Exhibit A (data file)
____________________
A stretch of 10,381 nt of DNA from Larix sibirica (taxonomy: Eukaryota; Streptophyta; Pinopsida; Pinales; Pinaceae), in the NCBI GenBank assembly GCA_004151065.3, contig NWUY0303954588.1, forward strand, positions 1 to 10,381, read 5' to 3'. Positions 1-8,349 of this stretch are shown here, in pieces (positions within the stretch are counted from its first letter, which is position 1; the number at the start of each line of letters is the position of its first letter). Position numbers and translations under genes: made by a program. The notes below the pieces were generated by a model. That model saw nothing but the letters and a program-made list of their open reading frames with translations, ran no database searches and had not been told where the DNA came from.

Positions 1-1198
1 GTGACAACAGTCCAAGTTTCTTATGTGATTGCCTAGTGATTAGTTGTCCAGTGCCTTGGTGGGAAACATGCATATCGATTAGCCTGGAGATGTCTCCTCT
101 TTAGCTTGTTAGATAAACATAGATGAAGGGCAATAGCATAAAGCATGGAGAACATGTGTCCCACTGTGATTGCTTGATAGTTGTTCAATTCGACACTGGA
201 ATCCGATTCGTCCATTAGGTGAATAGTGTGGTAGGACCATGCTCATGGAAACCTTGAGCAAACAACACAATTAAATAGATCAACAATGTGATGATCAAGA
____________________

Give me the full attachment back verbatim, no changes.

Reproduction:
A stretch of 10,381 nt of DNA from Larix sibirica (taxonomy: Eukaryota; Streptophyta; Pinopsida; Pinales; Pinaceae), in the NCBI GenBank assembly GCA_004151065.3, contig NWUY0303954588.1, forward strand, positions 1 to 10,381, read 5' to 3'. Positions 1-8,349 of this stretch are shown here, in pieces (positions within the stretch are counted from its first letter, which is position 1; the number at the start of each line of letters is the position of its first letter). Position numbers and translations under genes: made by a program. The notes below the pieces were generated by a model. That model saw nothing but the letters and a program-made list of their open reading frames with translations, ran no database searches and had not been told where the DNA came from.

Positions 1-1198
1 GTGACAACAGTCCAAGTTTCTTATGTGATTGCCTAGTGATTAGTTGTCCAGTGCCTTGGTGGGAAACATGCATATCGATTAGCCTGGAGATGTCTCCTCT
101 TTAGCTTGTTAGATAAACATAGATGAAGGGCAATAGCATAAAGCATGGAGAACATGTGTCCCACTGTGATTGCTTGATAGTTGTTCAATTCGACACTGGA
201 ATCCGATTCGTCCATTAGGTGAATAGTGTGGTAGGACCATGCTCATGGAAACCTTGAGCAAACAACACAATTAAATAGATCAACAATGTGATGATCAAGA